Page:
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2014-12-25-10 Case of the week #386 © Patel www.TheFetus.net 

Answer to the case of the week #386

January 15, 2015 - January 29, 2015

Girish Patel, MD.

Sharda Nursing Home (Sharda Charitable Trust), 1st Floor, Opp. Bus-stand, Saskrut Complex, Visnagar 384315, North Gujarat, India.
 

Case report

Following images and videos show a case of double inlet left ventricle with transposition of the great arteries that was seen at 26 and 36 weeks of otherwise non-complicated pregnancy.

Images 1, 2, 3, and 4: 2D images showing transverse scan of the heart with double inlet left ventricle and transposition of the great arteries. Following structures can be seen: dominant enlarged left ventricle (LV); diminutive right ventricle (RV) connected to the left ventricle via small bulboventricular foramen; both, left atrium (LA), and right atrium (RA) open to the left ventricle via separate tricuspid and mitral valves; foramen ovale flap can be seen within the left atrium; enlarged pulmonary artery (PA) arises from the left ventricle; small part of the aorta (Ao) arising from the diminutive right ventricle can be also seen.

 

 

Images 5, 6, 7: 2D color Doppler images showing the heart with double inlet left ventricle and transposition of the great arteries. Image 5 shows filling of the left ventricle via separate mitral and tricuspid valves (doubled red flow). Images 6 and 7 shows parallel arrangement of the aorta and pulmonary artery (blue flows).

 



Images 8, 9, 10: 2D gray scale and color Doppler images showing the heart with double inlet left ventricle and transposition of the great arteries - the images 8 and 9 show mitral and tricuspid valves opened to the left ventricle. The image 10 shows branching of the pulmonary artery (RPA, LPA), arising from the dominant left ventricle.

 


 

Videos 1-7: Gray scale and color Doppler videos 
showing video-loops of the heart with double inlet left ventricle and transposition of the great arteries. Following structures can be seen: dominant enlarged left ventricle, diminutive right ventricle connected to the left ventricle via small bulboventricular foramen; both, left atrium and right atrium are opening to the left ventricle via separate tricuspid and mitral valves; foramen ovale flap can be seen within the left atrium; enlarged pulmonary artery arises from the left ventricle in parallel arrangement with a smaller aorta arising from the diminutive right ventricle.

 

 

 




Note from the website's editors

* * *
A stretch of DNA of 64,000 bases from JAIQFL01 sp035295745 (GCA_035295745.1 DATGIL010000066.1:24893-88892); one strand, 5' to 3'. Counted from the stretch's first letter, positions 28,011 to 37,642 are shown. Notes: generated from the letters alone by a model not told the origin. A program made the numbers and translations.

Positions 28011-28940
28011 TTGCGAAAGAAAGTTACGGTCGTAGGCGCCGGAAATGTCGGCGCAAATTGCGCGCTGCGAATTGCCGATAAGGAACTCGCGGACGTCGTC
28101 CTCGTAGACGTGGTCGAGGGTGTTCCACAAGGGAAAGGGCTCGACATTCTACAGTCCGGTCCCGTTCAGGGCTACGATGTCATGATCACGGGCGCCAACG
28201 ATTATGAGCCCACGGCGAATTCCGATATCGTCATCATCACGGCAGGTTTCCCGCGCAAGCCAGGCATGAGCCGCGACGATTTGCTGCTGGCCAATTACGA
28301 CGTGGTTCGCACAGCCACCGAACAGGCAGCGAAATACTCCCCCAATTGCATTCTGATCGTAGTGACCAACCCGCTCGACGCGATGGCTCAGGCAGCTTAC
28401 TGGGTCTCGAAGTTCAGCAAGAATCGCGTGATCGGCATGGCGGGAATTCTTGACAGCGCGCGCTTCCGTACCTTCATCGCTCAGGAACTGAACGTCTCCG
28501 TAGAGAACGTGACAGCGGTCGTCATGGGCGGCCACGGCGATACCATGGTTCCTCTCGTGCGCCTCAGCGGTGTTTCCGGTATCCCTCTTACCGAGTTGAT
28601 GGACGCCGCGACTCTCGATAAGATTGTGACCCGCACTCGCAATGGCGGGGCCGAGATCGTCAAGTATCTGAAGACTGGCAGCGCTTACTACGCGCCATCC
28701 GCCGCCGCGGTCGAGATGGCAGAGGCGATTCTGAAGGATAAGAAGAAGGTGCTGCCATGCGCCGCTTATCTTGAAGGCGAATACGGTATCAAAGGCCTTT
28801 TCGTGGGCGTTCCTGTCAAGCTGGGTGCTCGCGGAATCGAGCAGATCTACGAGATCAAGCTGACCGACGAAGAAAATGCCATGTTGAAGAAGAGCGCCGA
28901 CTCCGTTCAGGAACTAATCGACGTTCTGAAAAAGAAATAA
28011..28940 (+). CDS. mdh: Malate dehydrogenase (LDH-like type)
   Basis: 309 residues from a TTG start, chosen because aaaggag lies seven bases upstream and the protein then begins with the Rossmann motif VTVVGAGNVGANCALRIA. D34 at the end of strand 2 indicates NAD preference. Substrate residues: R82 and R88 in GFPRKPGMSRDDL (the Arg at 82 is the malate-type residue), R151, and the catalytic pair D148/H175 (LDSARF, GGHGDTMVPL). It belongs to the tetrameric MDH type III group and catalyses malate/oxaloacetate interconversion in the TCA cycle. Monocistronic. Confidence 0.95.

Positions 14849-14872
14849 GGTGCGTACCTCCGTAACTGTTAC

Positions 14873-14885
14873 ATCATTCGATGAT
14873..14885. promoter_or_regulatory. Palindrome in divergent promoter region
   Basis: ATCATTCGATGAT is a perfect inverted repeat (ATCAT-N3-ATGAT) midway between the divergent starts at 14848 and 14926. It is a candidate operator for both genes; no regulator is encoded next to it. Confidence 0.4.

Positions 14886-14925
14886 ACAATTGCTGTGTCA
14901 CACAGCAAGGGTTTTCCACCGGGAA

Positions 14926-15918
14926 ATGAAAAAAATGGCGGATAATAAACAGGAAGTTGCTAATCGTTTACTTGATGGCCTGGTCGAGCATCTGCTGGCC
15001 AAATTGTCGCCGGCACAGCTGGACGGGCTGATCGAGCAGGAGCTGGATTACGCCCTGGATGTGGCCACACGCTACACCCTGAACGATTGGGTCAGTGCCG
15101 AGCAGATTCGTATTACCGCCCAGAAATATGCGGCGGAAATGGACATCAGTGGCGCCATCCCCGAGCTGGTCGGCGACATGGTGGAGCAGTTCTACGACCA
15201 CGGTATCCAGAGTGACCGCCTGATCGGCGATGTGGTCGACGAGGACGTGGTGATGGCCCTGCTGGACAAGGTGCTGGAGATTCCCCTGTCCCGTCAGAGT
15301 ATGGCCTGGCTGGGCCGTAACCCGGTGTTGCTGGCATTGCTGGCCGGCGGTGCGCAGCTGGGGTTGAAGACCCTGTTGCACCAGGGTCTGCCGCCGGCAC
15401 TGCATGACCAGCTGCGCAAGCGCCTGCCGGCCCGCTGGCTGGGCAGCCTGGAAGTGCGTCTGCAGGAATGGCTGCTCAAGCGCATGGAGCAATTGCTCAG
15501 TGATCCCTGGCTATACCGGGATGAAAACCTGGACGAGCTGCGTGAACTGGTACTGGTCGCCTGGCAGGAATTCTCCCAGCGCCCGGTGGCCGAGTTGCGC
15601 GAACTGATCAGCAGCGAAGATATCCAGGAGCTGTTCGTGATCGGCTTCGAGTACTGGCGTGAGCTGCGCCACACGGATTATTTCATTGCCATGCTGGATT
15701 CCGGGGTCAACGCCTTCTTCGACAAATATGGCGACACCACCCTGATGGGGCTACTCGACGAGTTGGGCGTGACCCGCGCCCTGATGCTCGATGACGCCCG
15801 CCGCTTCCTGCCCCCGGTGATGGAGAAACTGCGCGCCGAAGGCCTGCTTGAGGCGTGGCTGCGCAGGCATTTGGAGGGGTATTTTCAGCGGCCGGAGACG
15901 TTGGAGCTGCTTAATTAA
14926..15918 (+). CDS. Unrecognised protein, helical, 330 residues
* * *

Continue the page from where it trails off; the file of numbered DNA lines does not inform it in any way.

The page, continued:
Philippe Jeanty, Frantisek Grochal

Drawings 1, 2: Schematic drawings explaining two variants of the double inlet left ventricle:

Based on the relationship of the great arteries, Van Praagh et al. [1] distinguished three types of the double inlet left ventricle:

Type I (not depicted by the drawings) has normally related great arteries. Double inlet left ventricle combined with hypoplastic subpulmonary, rightward right ventricle and normally related great arteries (type I) is classically referred to as the “Holmes heart.

Type II - drawing 1 shows the arrangement of the structures as they were seen in the case of the week described above and corresponds to the type II of the Van Praagh classification - 
rightward and anterior aorta and rightward right ventricle (usually presents as a diminutive outlet chamber) - D-looped ventricles and D-transposition of the great arteries.
 
Type III - drawing 2 shows more common type of double inlet left ventricle - 
type III of the Van Praagh classification, with leftward anterior aorta and left-sided, subaortic, hypoplastic right ventricle (L-loop ventricles) and L-transposition of the great arteries.

Rare forms of the double inlet left ventricle may include:
 - double-outlet arterial connections, with both great arteries arising from the rudimentary right ventricular chamber;
 - single-outlet connection (with pulmonary atresia or, rarely, truncus arteriosus).

LA - left atrium; RA - right atrium; FO - foramen ovale; MV - mitral valve; TV - tricuspid valve; BVF - bulboventricular foramen; LV - left ventricle; RV - right ventricle; PA - pulmonary artery; Ao - aorta.

 

References

1 Van Praagh R, Van Praagh S, Vlad P, et al.: Diagnosis of the anatomic types of single or common ventricle. Am J Cardiol. 15:345-366 1965.

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